Keep to a Regular Daily Routine

A regular daily routine can help your child wind down at the end of the day and relax into a healthy sleep. To do this, you can bathe them every night before bed.

Be Active During the Day

Your child must get some form of exercise. Exercise will help tire them out so they can sleep better at night. Take them for a walk in the morning or afternoon, or play with them outside. 

Monitor Screen Time

To ensure your child gets a healthy sleep, you should monitor their screen time in the hours leading up to bedtime. Try to limit their screen time to no more than 1-2 hours before bedtime. 

Create a Sleep-Supportive and Safe Bedroom and Home Environment

Creating a bedroom and home environment that promotes good sleep is as essential as any other factor. So, ensure the bedroom is dark, quiet, and relaxed so that the correlation between kids and sleep isn’t affected.

Realize That Teens Require More Sleep

Children around thirteen need approximately nine and a half hours of sleep every night. One way to help ensure your teen gets enough sleep is to create a bedtime routine by having them wind down for 30 minutes before bed.

Don’t Put Your Baby to Bed With a Bottle of Juice, Milk, or Formula

Babies need to be burped frequently when drinking a bottle. Therefore, you should avoid putting your baby to bed with a bottle of juice, milk, or formula. Doing so can cause tooth decay and contribute to obesity. 

Don’t Start Giving Solids Before About 6 Months of Age

It is essential to wait until your child is at least 6 months old before starting them on solid foods. It is necessary to ensure that their digestive system is mature enough to handle solid foods.

Avoid Overscheduling

Trying to pack your child’s schedule full of activities can be tempting, but it’s essential to avoid overscheduling. A tired child is more likely to have trouble falling asleep.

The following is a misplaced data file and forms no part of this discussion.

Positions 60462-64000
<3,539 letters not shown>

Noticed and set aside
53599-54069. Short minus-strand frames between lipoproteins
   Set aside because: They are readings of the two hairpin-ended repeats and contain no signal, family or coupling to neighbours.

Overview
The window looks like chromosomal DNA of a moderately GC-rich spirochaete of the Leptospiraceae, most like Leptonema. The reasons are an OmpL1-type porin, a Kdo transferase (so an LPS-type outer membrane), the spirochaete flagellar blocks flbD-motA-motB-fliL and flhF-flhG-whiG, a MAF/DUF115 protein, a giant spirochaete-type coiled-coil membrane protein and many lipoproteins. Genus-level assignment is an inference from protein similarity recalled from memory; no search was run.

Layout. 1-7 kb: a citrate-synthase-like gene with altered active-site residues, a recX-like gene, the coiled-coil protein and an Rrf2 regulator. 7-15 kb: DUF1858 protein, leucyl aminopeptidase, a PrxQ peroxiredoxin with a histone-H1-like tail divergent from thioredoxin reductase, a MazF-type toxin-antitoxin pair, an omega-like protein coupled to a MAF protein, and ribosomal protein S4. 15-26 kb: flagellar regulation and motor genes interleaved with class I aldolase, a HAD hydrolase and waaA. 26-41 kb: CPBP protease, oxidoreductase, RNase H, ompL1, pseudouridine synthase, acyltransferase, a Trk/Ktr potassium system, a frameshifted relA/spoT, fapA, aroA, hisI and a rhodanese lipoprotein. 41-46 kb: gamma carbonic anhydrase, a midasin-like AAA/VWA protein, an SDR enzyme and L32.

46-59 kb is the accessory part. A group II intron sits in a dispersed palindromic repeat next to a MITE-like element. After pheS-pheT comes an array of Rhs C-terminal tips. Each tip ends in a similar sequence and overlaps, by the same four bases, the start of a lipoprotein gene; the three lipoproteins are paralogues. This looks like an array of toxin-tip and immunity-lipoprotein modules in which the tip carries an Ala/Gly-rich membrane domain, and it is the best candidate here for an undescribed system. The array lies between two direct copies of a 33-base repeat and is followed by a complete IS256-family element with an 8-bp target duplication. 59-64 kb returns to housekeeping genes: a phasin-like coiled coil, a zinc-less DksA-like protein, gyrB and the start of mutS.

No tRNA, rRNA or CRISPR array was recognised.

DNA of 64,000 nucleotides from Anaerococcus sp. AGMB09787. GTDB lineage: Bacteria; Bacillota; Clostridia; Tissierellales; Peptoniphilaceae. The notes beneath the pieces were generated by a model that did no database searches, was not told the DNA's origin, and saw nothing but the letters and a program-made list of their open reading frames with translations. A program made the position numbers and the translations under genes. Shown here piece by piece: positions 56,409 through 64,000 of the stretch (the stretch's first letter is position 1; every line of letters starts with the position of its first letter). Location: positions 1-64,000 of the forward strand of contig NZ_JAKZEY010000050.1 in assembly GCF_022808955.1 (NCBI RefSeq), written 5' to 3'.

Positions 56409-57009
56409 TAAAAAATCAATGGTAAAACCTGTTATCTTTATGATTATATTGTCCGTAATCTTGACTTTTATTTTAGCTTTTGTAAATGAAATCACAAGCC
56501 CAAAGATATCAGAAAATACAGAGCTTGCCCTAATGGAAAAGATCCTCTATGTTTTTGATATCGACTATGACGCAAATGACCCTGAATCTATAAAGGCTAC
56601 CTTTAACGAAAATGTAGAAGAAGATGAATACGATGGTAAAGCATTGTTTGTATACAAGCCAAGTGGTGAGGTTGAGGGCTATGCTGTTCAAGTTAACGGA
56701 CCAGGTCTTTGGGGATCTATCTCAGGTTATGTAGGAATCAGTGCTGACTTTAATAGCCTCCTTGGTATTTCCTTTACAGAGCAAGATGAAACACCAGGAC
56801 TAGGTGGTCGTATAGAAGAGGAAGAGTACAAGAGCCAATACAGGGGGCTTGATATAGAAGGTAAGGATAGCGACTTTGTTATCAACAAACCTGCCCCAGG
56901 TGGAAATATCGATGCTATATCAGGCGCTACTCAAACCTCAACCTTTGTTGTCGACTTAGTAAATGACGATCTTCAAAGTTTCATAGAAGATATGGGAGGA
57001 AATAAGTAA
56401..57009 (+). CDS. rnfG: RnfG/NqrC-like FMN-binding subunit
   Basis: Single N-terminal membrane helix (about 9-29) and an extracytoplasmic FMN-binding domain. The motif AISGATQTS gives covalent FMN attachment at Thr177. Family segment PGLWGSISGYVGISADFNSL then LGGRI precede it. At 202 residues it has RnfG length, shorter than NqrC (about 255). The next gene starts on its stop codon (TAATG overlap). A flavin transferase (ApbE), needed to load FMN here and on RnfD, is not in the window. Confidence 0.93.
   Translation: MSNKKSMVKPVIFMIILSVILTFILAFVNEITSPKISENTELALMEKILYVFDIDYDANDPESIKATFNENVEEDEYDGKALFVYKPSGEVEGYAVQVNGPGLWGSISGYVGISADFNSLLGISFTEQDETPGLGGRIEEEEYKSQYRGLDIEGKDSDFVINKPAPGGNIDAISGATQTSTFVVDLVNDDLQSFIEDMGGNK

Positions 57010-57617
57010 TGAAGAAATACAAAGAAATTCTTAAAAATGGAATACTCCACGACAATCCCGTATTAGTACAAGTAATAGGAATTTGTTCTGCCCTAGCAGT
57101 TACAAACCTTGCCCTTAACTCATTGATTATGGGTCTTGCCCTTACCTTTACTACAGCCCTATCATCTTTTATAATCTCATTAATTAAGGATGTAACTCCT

Learn to Recognize Sleep Problems

Most children will have the occasional sleepless night, but some may suffer from chronic sleep problems. Hence, parents need to learn to recognize the signs of sleep problems.

Talk to Your Child’s Teacher or Child Care Provider

It’s important to talk to your child’s teacher or childcare provider about their sleep habits. Ask about their nap, bedtime routine, and sleeping problems.

Talk to Your Child’s Pediatrician About Sleep

Talk to their pediatrician if you’re worried about your child’s sleep habits. They can help you determine if your child has a sleep disorder or not.

When to See a Doctor

If your child is having difficulty sleeping, it may be time to see a doctor. They may experience difficulty falling asleep due to potential medical conditions, medications, and circadian rhythm disorders. Consulting a sleep specialist can help identify the right cause and create a treatment plan.


Getting enough sleep is essential for kids of all ages – from newborns to teenagers. A good night’s sleep helps kids grow physically, emotionally, and mentally. Although every kid is different, following some helpful tips for kids to sleep better can help ensure your child gets the sleep they need. Talk to their pediatrician if you have concerns. 


Most kids sleep well by the time they are about three years old. This is because they have usually developed a regular sleep schedule by then. 

Ensuring a regular bedtime routine and creating a relaxing environment in the bedroom can help them fall asleep at night.

There are three common sleep problems in early childhood: sleep onset association disorder, sleep apnea, and night terrors. 

There is no definitive answer to that. However, there is some evidence that suggests a correlation between the two. It’s important to note that these studies are simply correlational and do not necessarily mean that sleeping less causes kids to be shorter.